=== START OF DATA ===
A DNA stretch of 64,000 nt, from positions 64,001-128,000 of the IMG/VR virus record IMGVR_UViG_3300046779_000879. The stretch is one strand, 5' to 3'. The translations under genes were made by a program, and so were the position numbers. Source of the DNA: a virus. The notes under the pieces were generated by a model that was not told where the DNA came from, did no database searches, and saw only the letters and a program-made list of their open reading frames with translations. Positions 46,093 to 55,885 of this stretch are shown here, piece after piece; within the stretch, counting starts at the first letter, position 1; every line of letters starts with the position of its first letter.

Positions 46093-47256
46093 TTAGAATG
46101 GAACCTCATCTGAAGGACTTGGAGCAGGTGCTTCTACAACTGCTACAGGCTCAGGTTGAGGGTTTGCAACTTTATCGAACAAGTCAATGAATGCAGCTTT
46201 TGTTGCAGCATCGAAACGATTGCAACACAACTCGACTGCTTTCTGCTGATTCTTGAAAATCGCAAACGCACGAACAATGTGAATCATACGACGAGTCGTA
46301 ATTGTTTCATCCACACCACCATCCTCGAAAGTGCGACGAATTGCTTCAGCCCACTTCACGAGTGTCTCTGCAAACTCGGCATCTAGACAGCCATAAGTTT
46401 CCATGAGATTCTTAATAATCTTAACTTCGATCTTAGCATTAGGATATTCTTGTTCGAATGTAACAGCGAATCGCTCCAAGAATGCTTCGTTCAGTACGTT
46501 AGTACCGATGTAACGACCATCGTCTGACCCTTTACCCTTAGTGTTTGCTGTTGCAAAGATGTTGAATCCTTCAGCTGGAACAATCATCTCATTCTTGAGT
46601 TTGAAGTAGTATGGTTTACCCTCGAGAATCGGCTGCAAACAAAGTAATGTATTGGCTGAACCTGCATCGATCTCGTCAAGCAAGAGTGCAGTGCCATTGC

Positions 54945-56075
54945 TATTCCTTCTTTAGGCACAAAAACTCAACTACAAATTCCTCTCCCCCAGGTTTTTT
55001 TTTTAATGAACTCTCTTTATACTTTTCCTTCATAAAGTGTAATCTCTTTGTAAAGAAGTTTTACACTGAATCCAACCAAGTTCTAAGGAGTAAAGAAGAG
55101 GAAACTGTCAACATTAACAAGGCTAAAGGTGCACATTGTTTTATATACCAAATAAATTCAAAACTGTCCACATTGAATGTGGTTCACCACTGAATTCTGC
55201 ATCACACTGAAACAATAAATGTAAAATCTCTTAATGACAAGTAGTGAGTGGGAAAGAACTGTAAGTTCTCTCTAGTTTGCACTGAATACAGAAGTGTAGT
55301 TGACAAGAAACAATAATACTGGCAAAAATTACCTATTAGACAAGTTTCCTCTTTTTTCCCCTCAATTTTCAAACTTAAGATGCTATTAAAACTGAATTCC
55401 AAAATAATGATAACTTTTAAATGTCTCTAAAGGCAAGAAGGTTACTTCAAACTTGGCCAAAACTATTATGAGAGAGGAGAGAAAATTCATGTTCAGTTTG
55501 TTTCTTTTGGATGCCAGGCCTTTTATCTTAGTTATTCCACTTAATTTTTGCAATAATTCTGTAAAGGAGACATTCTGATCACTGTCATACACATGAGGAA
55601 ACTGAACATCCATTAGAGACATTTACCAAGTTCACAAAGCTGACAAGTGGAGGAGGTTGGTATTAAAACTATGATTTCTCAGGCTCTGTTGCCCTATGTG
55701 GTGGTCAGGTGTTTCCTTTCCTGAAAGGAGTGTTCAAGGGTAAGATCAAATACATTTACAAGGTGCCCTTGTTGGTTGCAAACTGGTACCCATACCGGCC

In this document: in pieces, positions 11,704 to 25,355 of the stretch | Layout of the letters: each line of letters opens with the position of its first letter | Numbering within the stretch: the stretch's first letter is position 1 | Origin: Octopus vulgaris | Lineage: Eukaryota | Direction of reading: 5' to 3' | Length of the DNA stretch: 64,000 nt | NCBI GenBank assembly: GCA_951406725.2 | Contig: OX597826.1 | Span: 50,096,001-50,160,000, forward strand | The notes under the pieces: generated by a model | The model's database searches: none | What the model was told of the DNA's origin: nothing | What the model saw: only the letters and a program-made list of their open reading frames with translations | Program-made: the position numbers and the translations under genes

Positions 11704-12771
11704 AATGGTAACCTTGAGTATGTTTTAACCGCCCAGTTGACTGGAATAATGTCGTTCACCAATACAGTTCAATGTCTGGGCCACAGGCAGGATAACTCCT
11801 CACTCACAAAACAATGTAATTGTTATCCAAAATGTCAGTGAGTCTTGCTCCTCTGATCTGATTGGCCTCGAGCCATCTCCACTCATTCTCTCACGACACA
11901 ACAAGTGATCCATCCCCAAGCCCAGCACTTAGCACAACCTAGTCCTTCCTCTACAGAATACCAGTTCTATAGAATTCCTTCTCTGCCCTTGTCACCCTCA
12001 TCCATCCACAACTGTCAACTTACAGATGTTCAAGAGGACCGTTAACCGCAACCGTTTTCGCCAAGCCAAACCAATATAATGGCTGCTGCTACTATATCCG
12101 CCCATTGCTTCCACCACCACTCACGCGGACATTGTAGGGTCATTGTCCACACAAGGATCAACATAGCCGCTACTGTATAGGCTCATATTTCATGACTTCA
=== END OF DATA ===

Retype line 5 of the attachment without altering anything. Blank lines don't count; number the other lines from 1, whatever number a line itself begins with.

46201 TGTTGCAGCATCGAAACGATTGCAACACAACTCGACTGCTTTCTGCTGATTCTTGAAAATCGCAAACGCACGAACAATGTGAATCATACGACGAGTCGTA